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Auteur: Barbara HÖHLE

Early prosodic development and later language performance: Results from a longitudinal study from infancy to preschool age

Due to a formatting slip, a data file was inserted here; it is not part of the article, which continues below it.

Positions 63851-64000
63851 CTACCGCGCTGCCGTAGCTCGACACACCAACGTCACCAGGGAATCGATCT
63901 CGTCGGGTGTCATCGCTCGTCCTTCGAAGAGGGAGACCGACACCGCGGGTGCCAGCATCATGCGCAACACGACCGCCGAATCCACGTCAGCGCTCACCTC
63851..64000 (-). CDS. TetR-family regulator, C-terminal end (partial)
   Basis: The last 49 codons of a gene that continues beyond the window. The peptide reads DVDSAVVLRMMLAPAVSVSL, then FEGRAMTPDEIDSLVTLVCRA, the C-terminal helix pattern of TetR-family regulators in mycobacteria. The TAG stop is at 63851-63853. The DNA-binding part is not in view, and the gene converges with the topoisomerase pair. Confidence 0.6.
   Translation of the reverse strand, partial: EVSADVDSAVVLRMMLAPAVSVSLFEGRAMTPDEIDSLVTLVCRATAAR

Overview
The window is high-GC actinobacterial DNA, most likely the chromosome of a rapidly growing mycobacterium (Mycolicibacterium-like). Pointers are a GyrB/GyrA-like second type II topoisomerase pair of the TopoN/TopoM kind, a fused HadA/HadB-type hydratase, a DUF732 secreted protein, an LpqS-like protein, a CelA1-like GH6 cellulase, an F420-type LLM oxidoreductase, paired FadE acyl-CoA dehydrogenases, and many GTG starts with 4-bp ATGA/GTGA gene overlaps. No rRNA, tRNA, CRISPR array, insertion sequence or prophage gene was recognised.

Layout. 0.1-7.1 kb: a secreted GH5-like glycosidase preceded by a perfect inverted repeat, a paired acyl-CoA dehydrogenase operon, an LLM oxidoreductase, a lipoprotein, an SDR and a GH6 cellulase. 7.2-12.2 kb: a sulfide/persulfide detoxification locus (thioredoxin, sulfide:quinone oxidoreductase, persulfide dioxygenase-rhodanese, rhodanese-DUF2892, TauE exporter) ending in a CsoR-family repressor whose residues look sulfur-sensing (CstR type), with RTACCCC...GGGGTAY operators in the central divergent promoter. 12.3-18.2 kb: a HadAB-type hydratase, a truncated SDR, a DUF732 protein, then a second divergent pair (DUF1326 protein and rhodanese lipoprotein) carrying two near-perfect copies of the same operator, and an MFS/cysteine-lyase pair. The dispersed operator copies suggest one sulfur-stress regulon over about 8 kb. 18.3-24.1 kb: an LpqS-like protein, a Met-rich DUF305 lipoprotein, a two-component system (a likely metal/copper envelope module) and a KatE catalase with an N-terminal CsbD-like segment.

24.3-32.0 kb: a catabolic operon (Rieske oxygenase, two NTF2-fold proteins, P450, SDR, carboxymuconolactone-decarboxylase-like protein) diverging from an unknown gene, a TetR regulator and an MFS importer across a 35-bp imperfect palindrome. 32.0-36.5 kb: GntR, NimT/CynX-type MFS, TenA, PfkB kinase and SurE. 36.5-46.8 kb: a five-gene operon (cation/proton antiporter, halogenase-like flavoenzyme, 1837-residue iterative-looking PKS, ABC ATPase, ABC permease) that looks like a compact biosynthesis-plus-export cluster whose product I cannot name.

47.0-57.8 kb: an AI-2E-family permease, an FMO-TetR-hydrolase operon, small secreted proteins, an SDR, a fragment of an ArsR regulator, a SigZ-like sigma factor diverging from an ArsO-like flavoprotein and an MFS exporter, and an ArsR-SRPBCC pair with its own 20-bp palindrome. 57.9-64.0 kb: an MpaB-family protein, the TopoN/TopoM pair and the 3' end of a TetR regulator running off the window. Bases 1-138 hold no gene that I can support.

Abstract/Résumé: According to the prosodic bootstrapping approach prosodic information present in children’s linguistic input supports the acquisition of lexically and syntactically relevant features of the native language. Previous research generated a large body of evidence for this assumption – showing that infants are highly sensitive to prosodic information from birth on (e.g. Nazzi et al., 2003) and attune to specific prosodic characteristics of the ambient language very fast (e.g. Höhle et al., 2009). In this talk, data from a longitudinal study that followed a cohort of 30 German children from birth to preschool age will be presented. At 4-months of age, infants were tested for their ability to discriminate iambic from trochaic stress patterns using the head turn preference paradigm. The language and cognitive development of the same children was tracked by the use of different standardized assessments up to an age of 5 years. Retrospective and prospective data analyses based on the results from the experiment when the children were 4 months old and the later language and cognitive measures were accomplished. A retrospective comparison of group results showed that children with later low language performance did not show any evidence for discriminating the stress patterns at the age of 4 months while the early data from children with higher language performance revealed a significant listening preference for the trochaic stress pattern. Furthermore, infants’ responses to the stress patterns were more strongly related to later language performance - in particular to their sentence comprehension scores - than to nonverbal cognitive measures. These results provide evidence that inter-individual variation in the performance with language related tasks can already be detected in the first months of life. It will be discussed whether the relation observed between the early processing of prosodic information and the later language performance is specific for prosody or arises from more general mechanisms of information processing.